Category: Danish Tapestry

Artboom Artists Introduction: Gudrun Pagter and Włodzimierz Cygan

Włodzimierz Cygan and Gudrun Pagter tapestry details. Photos by Tom Grotta

Włodzimierz Cygan and Gudrun Pagter tapestry details. Photos by Tom Grotta

Among the 33 accomplished artists featured in Artboom: Celebrating Artists Mid-Century, Mid-Career, are two artists from Europe, Gudrun Pagter and Włodzimierz Cygan who have not shown with browngrotta arts before. She creates strong graphic imagery in her tapestries, which reference architecture, with narrow lines and changes in color fields. ” In my works” she explains, “I consistently probe and explore concrete artistic idioms. I am engaged in a constant process of exploring the picture plane through a highly disciplined structuring of geometrical form elements and lines and through a restricted color spectrum.” Pagter’s work has been exhibited worldwide, including at the Danish Museum of Decorative Arts, Copenhagen, the Central Museum in Lodz, Poland, at the 14th International Tapestry Triennial and in China, at the 5th and 6th Internaitonal Fiber Art Biennials, From Lausanne to Beijing, where she received a Silver Medal and an Excellence Award. Włodzimierz Cygan’s

Gudrun Pagter catalog spread from artboom Artboom: Celebrating Artists Mid-Century, Mid-Career

Gudrun Pagter catalog spread from artboom Artboom: Celebrating Artists Mid-Century, Mid-Career

work has also been exhibited in Europe and abroad, including the Jean Lurcat Museum in France, the Kyoto Art Center in Japan and the National Gallery in San Jose, Costa Rica. He was awarded a Bronze Medal at the 6th International Fiber Art Biennial, From Lausanne to Beijing and the Grand Prix,12th International Triennial of Tapestry. Cygan is reknown for his textile innovations. “When trying to determine why the means of artistic expression in tapestry was becoming archaic,” he has written, “I realised that one of the reasons might have to do with the custom of treating the threads of the weft as the chief medium of the visual message. . . . These observations led me to wonder how the artistic language of textiles might benefit from a warp whose strands would not be parallel and flat but convergent, curved or three dimensional. . . .” The result, in some of Cygan’s works, the warp changes direction, the strands enable the weaving of circles or arcs. For more than 10 years, Cygan has been teaching at Gdańsk Academy and Architecture of Textiles’ Institute at Łódź Technical University. Miracle, the work that the artist selected for Artboom, Miracle, which won the Bronze medal at the 6th From Lausanne to Beijing, features a hypnotic curve, that draws the viewer into the heart of the work. Artboom is open at browngrotta arts, 276 Ridgefield Road, Wilton, Connecticut, for 10 days only. April 30th from 12-6 p.m.; May 1st to May 8th from 10 a.m. to 5 p.m.. For more information, call: 203-834-0623. The 88-page, full color catalog, can be ordered at: http://www.browngrotta.com/Pages/c41.php.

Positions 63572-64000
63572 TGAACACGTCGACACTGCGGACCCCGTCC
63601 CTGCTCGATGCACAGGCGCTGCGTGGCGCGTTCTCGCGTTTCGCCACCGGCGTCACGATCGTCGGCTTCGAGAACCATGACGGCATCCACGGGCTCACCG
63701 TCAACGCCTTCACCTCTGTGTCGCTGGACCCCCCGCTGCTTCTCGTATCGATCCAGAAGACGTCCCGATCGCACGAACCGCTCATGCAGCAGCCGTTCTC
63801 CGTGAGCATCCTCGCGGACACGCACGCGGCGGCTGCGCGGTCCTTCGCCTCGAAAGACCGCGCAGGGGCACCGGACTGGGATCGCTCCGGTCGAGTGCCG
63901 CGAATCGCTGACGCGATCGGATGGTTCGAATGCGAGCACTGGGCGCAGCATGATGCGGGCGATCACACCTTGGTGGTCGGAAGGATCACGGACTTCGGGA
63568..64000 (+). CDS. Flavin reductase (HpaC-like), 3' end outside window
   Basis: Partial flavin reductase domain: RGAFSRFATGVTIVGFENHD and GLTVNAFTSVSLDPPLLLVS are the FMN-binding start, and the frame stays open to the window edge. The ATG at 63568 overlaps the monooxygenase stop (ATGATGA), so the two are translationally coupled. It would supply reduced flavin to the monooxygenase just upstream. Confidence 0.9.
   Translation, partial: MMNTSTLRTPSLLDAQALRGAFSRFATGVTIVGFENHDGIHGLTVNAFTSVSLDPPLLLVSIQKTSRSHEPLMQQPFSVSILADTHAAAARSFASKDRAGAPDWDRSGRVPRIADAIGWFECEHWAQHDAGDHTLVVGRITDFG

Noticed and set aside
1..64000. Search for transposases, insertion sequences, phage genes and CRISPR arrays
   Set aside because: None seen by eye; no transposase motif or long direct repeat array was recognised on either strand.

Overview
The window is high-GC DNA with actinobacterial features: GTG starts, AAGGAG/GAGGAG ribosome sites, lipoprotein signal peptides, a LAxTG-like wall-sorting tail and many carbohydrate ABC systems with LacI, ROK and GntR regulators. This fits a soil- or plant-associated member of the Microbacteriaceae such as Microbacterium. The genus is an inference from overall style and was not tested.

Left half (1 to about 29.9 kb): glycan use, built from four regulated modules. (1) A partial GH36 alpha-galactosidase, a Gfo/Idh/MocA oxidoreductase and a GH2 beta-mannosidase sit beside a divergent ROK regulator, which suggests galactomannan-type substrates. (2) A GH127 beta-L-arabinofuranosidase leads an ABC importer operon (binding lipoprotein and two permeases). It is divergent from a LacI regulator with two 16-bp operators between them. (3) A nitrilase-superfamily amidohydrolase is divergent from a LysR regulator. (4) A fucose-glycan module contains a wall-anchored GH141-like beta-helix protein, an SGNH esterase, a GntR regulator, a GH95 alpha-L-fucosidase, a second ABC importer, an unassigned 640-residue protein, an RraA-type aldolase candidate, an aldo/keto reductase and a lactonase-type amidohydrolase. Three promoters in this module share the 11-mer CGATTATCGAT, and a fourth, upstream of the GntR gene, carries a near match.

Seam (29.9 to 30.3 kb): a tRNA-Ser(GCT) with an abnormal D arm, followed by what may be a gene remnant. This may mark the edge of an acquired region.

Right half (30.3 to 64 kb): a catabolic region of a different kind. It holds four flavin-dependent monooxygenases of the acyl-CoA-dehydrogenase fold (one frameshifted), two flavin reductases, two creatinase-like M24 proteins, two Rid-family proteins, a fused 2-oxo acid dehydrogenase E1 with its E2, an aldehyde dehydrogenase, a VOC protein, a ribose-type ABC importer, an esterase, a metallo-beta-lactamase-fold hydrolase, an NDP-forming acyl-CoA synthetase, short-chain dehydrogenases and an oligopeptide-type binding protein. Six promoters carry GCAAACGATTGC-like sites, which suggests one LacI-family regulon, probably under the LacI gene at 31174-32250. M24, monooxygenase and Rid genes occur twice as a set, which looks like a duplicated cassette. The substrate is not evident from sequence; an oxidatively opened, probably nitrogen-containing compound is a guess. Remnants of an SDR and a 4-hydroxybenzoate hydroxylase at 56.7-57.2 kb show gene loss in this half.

Artboom: Celebrating Artists Mid-Century, Mid-Career Catalog cover

Artboom: Celebrating Artists Mid-Century, Mid-Career Catalog cover


Art in the Barn 2016: Artboom: Celebrating Artists Mid-Century, Mid-Career, Wilton, CT, April 30th – May 8th

photo includes work by Merja Winqvist, Jiro Yonezawa and Włodzimierz Cygan

photo includes work by Merja Winqvist, Jiro Yonezawa and Włodzimierz Cygan

In less than two weeks, browngrotta will open its 2016 Art in the Barn exhibition, Artboom: Celebrating Artists Mid-Century, Mid Career. This year’s exhibition brings together “baby boomers,” 33 artists born between 1946 and 1964, who are mid-way into their lives of making art. We’ve asked them to provide us work that is reflective; work that tells us where they’ve come from or where they hope to go; work that illustrates influences, roads not taken, and the like. Or, work that reflects on being a boomer, perhaps— part of the wealthiest, most active, and most physically fit generation up to that time and the first to grow up genuinely expecting the world to improve. It was a generation that created music and literature in the 60s and art — including fiber art — to describe the change this generation was determined to bring about.

14cg The Iron Curtain, Ceca Georgieva, Burrdoch burrs,19" x 16" x 5", 2016

14cg The Iron Curtain, Ceca Georgieva, Burrdoch burrs,19″ x 16″ x 5″, 2016